Blue Cheer was named after a pure strand of LSD. Dickey Peterson (bass and vocals), Leigh Stephens (guitar), and Paul Whaley (drums) were average musicians and fair songwriters, but they had a vision that would lead to a far different type of rock music than was being produced in the late 1960s.
They were a quintessential power trio that helped set the foundation for the development of heavy metal music. They advertised themselves as the loudest rock ‘n’ roll band in the world and history notes that their sound would reach sonic levels. Each instrument would have a bank of twenty speakers. They were also one of the few groups that Billy Graham banned from playing the Fillmore West.
Vincebus Eruptum was their debut album and was released in 1968. It featured extensive feedback, an overbearing guitar, and a sound that was both psychedelic and hard rock. The album struck a resonant chord with the record buying public as it reached number 14 on the national charts.
The classic Eddie Cochran tune, “Summertime Blues,” would become Blue Cheer’s best known song and only hit as it would reach number 11 on the charts. It featured a fuzzy guitar sound with a lot of reverb set against pulsing bass and thundering drums. The sloppy production only served to enhance the track. While this song may seem dated today, in 1968 it was groundbreaking.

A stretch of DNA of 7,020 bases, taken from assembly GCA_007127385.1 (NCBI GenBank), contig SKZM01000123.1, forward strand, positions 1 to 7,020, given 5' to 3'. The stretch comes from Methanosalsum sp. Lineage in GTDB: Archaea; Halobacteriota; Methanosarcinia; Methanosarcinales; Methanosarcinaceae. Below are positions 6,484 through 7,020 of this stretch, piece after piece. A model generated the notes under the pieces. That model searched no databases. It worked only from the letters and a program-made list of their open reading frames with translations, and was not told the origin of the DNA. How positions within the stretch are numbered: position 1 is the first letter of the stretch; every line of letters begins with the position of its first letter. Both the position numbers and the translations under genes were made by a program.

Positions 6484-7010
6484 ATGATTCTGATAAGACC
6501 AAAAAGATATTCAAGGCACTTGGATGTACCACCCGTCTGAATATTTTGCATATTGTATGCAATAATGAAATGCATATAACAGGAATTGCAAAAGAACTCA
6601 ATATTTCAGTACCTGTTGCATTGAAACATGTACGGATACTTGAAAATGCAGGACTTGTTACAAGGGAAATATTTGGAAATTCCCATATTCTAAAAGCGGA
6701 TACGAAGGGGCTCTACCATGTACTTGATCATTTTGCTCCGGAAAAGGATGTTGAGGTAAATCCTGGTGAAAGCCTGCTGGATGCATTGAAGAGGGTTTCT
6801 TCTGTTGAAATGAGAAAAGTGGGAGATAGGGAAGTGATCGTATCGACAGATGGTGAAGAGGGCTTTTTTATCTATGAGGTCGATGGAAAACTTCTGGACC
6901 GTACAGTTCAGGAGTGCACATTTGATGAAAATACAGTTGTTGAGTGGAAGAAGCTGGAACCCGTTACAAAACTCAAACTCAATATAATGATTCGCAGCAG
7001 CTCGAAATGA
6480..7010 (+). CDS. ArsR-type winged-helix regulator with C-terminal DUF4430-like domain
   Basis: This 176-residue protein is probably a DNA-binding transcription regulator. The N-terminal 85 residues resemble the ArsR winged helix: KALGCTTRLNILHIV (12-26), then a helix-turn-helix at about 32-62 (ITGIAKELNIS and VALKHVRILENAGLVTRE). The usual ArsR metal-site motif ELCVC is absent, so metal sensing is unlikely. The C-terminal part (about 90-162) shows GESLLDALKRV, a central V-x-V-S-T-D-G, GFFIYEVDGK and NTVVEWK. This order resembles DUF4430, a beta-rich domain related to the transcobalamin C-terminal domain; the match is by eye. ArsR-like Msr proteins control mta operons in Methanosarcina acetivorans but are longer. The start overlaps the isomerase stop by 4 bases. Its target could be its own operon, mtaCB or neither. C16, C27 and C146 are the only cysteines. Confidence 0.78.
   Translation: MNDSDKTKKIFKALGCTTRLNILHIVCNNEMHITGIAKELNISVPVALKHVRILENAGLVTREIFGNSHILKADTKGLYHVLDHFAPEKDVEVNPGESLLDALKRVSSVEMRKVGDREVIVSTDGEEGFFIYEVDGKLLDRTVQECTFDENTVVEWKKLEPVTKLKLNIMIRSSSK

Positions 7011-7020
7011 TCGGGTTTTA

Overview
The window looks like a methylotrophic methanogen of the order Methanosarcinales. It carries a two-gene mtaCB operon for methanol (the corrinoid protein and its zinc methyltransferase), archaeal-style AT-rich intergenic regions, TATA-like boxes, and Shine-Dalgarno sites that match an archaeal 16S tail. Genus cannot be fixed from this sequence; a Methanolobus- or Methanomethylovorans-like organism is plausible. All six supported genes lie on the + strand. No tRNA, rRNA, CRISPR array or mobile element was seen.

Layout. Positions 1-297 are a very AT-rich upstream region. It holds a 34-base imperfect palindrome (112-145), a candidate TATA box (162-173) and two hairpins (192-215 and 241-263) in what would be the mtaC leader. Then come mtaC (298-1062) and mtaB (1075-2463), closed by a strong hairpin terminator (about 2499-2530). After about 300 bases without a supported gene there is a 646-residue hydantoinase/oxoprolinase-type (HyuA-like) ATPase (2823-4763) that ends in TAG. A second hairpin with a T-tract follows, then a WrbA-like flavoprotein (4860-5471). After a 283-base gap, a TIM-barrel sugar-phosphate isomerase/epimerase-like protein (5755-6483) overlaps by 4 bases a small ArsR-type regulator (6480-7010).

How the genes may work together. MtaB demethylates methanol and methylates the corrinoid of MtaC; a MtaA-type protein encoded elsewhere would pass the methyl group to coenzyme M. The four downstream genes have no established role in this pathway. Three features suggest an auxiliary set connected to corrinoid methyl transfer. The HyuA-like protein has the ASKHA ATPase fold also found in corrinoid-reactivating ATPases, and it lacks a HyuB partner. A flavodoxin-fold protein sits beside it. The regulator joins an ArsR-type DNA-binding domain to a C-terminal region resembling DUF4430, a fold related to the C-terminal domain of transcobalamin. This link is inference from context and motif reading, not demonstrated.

Blue Cheer would always sound better covering other artist’s material. “Rock Me Baby” was a B.B. King tune. Dickie Peterson’s vocal remained true to the original blues interpretation and ran counterpoint to the guitar lines. Leigh Stephens was not a blues guitarist and certainly not of the caliber of B.B. King. He did know loud and louder and so churned through the song in an interesting if not creative manner. Another old blues song, “Parchment Farm” written by Mose Allison, was moved over to a heavy rock ‘n’ roll sound and became a successful interpretation.
Blue Cheer was more hit or miss with their three original songs. “Doctor Please” featured frenetic drumming but the guitar playing is ponderous. Stephens could produce a heavy guitar sound but never developed a clean technical style. “Out Of Focus” featured impassioned vocals and some excellent bass playing by Peterson. Stephens improvises some tasty guitar licks but at times has difficulty returning to the basic melody. “Second Time Around” came with a typical drum solo and extended guitar improvisations and is the best of the Peterson compositions.
Vincebus Eruptum marked the popular and creative zenith for Blue Cheer. A revolving door of band members and a move toward a more commercial sound would push the group into the background of the public’s consciousness. They would break-up in 1971. Peterson and Whaley would reform Blue Cheer in 1983 and tour extensively in Europe and release a number of new albums. They continue to tour sporadically down to this day.
Their legacy is rooted in their first album. Vincebus Eruptum preceded such groups as Black Sabbath by two years. The song structures, especially on the original tunes, may have been inferior and the playing sloppy at times; nevertheless the musical vision was ahead of its time and is their ultimate contribution to rock ‘n’ roll. While their sound is now dated; it is still listenable and historically interesting. So put on the ear phones and turn the stereo up real loud.